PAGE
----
Beautiful, smoky tocino with an egg on top
A bowl of cereal, a bagel with cream cheese, a toaster pop: none of these have ever given me much satisfaction. A Filipino breakfast is much more substantial than that. Growing up, breakfast was always hearty and comforting, capable of fueling either a long school day or a long nap. Lucky for me, Filipino food has been on the rise as of late, and plenty of restaurants now feature plates of smoky-sweet tocino and garlic fried rice on their menus.
Because my parents also taught me to share, here's my guide to breakfast, Filipino style.
Sinagag (garlic fried rice)
Filipino breakfast is, at its most basic, a plate of three main items:
Cooked rice that's fried in a skillet with garlic and oil
sunny-side up eggs, either placed atop the rice or the protein, perfect for soaking up that savory yolk
Almost always the centerpiece of any Filipino meal.
For the protein, options include:
pork sausage infused with garlic and anise, with a sweet finish and a bright pink tone
grilled sliced pork, also pink, with the same flavor profile as the longanisa
sliced beef marinated in vinegar or lemon juice, plus garlic, soy, and sugar (some chefs swear by 7-UP—not Sprite), then pan-fried or grilled
whole milkfish marinated in vinegar and garlic, split open and boned, then fried
yes, that Spam. The canned meat was introduced to the Philippines during the US occupation in World War II and remains a staple at breakfast, sliced and fried till the edges are crispy.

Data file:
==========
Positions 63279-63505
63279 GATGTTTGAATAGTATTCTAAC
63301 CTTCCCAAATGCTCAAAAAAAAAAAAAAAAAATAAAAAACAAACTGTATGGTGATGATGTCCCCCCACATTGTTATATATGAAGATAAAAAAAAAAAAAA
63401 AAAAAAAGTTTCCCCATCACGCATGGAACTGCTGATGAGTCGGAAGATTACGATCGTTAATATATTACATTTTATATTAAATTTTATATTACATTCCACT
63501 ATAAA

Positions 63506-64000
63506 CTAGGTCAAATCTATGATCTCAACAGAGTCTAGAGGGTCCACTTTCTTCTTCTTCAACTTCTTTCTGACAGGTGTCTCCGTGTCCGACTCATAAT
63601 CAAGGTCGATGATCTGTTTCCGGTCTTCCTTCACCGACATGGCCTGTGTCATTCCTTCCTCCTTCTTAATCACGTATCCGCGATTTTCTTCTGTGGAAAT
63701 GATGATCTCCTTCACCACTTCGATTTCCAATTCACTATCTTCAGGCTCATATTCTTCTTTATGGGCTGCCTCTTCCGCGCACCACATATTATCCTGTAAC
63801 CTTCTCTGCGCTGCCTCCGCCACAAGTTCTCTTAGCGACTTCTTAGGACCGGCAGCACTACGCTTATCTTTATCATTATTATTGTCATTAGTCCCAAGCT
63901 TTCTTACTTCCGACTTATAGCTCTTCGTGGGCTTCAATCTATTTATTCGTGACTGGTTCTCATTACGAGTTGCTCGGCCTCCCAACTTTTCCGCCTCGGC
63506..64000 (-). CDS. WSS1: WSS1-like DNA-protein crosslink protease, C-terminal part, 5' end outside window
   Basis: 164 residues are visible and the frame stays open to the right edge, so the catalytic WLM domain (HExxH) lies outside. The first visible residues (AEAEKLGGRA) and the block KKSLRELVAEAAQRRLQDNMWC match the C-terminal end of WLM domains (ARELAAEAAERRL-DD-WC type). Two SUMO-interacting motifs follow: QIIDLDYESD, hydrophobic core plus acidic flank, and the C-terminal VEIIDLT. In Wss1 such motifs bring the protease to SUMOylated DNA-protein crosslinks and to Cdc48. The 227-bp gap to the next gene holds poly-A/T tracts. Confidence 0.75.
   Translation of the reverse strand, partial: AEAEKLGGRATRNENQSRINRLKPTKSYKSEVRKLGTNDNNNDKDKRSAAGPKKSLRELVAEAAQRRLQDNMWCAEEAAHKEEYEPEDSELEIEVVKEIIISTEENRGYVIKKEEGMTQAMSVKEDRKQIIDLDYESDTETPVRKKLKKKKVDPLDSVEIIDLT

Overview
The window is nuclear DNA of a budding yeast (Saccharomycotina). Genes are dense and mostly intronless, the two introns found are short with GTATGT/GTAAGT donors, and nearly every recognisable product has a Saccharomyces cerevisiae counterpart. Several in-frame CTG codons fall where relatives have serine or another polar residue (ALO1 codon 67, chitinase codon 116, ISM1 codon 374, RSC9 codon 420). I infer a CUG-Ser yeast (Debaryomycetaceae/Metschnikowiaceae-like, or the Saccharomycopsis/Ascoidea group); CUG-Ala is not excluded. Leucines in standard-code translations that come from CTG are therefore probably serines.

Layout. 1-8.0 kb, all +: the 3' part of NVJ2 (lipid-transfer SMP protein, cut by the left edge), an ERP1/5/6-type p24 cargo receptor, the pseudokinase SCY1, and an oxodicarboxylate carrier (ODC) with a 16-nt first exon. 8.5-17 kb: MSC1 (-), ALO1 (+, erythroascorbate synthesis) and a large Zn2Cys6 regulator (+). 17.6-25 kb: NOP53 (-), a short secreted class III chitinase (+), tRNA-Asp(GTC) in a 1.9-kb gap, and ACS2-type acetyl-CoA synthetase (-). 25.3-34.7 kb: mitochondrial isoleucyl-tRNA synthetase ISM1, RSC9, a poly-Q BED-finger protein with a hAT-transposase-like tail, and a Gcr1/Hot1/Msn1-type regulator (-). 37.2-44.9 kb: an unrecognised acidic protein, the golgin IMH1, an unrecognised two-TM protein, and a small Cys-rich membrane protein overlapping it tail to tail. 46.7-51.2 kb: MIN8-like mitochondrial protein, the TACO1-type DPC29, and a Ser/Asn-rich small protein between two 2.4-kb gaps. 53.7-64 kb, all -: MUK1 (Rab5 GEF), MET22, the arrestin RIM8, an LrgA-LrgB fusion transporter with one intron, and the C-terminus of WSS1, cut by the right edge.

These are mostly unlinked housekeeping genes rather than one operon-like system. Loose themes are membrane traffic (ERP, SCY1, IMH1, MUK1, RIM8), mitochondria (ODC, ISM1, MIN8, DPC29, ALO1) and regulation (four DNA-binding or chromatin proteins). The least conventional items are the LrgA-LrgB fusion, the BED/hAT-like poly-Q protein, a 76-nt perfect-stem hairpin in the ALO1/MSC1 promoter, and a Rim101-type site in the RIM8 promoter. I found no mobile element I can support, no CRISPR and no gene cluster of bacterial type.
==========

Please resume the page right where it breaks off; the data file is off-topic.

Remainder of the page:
PRO TIP: Identifying these dishes requires a lesson in the Filipino portmanteau. For example, a breakfast with tapa is often called "tapsilog," where the "tap-" refers to the tapa, the "-si-" to the sinagag, and the "-log" to the itlog. Hence, a bangus breakfast is "bangsilog," tocino "tocilog," etc. etc.
Isla Pilipina | Chicago, IL
The tapa here is top notch, as is the deep-fried bangus.
Bad Saint | Washington, DC
With accolades from national magazines, most notably Bon Appetit, diners have been clamoring for these difficult-to-score tables since it opened.
Jeepney | New York, NY
Known for its efforts to bring Filipino street food balut into the mainstream, this eatery serves up air-dried tapa, smoked bangus, and tocino cured in 7-Up.
Menchie's | Amarillo, TX
You can order as much meat as you want, and have the eggs any style. Click here for a deal from Menchie's.
Lutong Pinoy Filipino Cuisine | North Miami Beach, FL
They also add to their menu adobosilog (with vinegar and soy–braised pork) and bbq-silog (with sweet-skewered pork and chicken). Click here for a deal from Lutong Pinoy.
Or you can click here to find a Filipino restaurant near you.
Photos courtesy of Isla Pilipina